Stefanik pushes GOP wage fairness bill

U.S. Rep. Elise Stefanik speaks with the Enterprise editorial board Oct. 5, 2018, at the newspaper’s Saranac Lake office. (Enterprise photo — Aaron Cerbone)

Rep. Elise Stefanik spoke on the House floor Wednesday afternoon to introduce the WAGE Equity Act, a Republican alternative to H.R. 7, the Paycheck Fairness Act introduced by Democrats.

Both pieces of legislation are designed to prevent disparate rates of pay between men and women in similar positions, but the WAGE Equity Act, introduced with 48 Republican cosponsors, takes a different approach to fixing the issue.

Stefanik, R-Schuylerville, began her testimony by touting the increasing numbers of women working in the country.

“There are nearly 75 million women working in the United States, the most in our nation’s history,” Stefanik said in her remarks to the House. “Thanks to our strong economy, nearly 3 million jobs were created in the last year, and of those jobs, nearly 58 percent went to women.”

She did not disagree that wage disparity remains an issue, but said the Democratic proposal went about the issue in the wrong way, calling it a “partisan approach.”

“Despite all of these positive economic indicators, there remains evidence that some cases women do not earn the same levels of compensation as men,” she said. “Republicans strongly support equal pay for equal work, and we owe it to women to constructively engage on the support issue and put forward solutions to strengthen existing law. Democrats have put forward a bill that prioritizes trial attorneys and government regulation over women’s economic empowerment.”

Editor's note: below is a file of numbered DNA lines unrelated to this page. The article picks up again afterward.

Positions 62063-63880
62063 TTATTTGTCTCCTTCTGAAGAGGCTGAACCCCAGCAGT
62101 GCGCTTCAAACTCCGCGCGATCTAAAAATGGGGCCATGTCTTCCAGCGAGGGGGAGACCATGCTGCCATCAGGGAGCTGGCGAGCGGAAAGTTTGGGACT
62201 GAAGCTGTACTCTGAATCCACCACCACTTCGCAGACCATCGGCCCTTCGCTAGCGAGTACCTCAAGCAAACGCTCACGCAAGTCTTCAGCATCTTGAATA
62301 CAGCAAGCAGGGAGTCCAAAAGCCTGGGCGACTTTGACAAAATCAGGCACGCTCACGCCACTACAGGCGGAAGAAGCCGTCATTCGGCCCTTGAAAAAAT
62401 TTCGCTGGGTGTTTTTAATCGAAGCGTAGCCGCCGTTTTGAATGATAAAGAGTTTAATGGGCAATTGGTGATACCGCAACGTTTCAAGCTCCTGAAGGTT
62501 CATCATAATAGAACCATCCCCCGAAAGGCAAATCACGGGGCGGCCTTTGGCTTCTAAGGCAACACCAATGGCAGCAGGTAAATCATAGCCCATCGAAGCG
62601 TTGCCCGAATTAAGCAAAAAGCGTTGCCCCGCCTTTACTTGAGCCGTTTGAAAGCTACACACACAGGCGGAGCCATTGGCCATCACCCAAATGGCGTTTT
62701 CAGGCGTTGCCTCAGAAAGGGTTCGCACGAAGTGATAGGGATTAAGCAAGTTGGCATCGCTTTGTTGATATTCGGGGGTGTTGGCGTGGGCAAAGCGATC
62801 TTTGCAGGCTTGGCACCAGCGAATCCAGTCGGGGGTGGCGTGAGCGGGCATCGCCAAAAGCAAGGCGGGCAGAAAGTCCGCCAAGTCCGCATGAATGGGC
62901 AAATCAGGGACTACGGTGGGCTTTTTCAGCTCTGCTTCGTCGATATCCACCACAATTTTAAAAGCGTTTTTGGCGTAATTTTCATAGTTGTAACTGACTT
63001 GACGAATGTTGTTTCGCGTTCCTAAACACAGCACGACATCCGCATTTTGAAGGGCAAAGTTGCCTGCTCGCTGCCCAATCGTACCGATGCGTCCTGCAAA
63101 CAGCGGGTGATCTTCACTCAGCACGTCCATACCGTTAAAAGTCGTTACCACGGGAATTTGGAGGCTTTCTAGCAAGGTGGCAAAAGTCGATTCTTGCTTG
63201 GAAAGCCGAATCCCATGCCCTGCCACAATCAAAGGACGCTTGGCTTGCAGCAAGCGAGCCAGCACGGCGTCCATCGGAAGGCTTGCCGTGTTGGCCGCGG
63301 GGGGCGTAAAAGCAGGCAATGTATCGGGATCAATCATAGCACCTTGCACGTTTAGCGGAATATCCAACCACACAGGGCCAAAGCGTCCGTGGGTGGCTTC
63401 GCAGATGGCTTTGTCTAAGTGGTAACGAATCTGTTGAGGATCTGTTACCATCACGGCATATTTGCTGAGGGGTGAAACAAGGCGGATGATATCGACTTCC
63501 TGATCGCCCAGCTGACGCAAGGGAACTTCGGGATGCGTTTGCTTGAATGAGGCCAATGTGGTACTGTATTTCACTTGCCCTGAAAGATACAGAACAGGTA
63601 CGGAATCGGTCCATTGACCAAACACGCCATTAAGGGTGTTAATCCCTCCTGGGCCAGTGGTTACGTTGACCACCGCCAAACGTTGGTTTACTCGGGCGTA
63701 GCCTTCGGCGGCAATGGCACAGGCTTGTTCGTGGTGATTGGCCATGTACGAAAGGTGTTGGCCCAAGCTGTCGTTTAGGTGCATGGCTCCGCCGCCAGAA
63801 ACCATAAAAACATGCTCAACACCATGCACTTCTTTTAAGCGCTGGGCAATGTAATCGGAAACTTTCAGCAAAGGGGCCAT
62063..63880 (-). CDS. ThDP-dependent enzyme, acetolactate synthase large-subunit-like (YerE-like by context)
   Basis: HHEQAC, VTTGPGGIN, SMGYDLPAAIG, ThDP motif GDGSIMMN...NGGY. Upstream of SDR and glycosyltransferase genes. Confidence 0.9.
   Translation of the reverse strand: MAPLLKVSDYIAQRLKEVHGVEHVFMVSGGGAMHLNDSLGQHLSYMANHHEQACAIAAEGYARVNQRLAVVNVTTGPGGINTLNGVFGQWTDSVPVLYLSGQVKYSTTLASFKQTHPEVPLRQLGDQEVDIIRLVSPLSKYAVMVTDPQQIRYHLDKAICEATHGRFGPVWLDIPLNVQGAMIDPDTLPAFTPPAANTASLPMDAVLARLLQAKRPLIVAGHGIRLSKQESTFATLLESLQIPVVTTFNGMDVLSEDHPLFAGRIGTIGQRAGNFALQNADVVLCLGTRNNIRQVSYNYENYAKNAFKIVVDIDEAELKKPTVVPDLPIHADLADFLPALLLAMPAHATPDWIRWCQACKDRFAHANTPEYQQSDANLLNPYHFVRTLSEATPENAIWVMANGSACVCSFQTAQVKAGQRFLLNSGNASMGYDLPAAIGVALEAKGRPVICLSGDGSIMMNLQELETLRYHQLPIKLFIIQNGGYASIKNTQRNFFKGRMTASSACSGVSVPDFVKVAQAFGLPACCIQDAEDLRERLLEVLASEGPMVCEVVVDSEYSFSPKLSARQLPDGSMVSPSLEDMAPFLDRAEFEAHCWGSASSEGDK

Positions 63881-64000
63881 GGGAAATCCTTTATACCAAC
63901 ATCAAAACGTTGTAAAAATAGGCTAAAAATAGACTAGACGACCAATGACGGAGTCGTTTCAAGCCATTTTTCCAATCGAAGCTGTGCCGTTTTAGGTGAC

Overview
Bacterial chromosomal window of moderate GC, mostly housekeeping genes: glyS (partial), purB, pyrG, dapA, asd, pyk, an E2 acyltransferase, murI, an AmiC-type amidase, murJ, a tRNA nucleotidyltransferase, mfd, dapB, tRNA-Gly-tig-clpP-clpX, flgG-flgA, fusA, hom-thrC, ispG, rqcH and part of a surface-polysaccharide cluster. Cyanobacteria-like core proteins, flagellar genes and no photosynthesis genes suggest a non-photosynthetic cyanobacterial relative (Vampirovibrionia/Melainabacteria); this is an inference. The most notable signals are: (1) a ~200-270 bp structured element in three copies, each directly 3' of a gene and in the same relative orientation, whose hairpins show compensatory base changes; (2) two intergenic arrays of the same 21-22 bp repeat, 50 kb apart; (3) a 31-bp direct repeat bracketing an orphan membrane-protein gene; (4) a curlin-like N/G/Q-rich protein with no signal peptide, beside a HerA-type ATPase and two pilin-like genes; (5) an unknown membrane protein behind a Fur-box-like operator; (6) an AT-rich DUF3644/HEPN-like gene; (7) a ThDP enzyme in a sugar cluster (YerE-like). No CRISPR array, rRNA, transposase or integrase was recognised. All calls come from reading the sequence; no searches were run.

The Watertown Daily Times requested a copy of the WAGE Equity Act from Stefanik’s office but did not receive one. The bill was not yet posted to the House website. A press release from her office outlines key provisions of the legislation.

Among other things, it would create a “self-audit” system for businesses to examine and fix pay disparities on their own and makes disclosure of prior salary information to a new employer voluntary.

“America’s businesses, in particular our small businesses, which are the backbone of our economy, they seek to do right by their employees,” Stefanik told her colleagues. “In recognition of this, the WAGE Equity Act creates a self-audit system for voluntary pay analysis by businesses. … By creating this environment of consistent self reflection, we can empower businesses to do what they already seek to do.”

Other provisions are not directly related to wages, such as allowing employees to use “flexible work arrangements,” commissioning a study on the impact of women leaving the workforce for parental reasons and authorizing a grant to help women graduating from college and career programs learn negotiating skills.

Stefanik criticized the Democratic proposal for, among other things, requiring the Equal Employment Opportunity Commission to collect business compensation data by sex and race, which she estimated would cost businesses up to $700 million annually, and for expanding class action lawsuits.

The Democratic H.R. 7 passed several hours after Stefanik’s testimony, 242-187. While seven Republicans voted for the law, Stefanik joined the majority of her party in voting against it.

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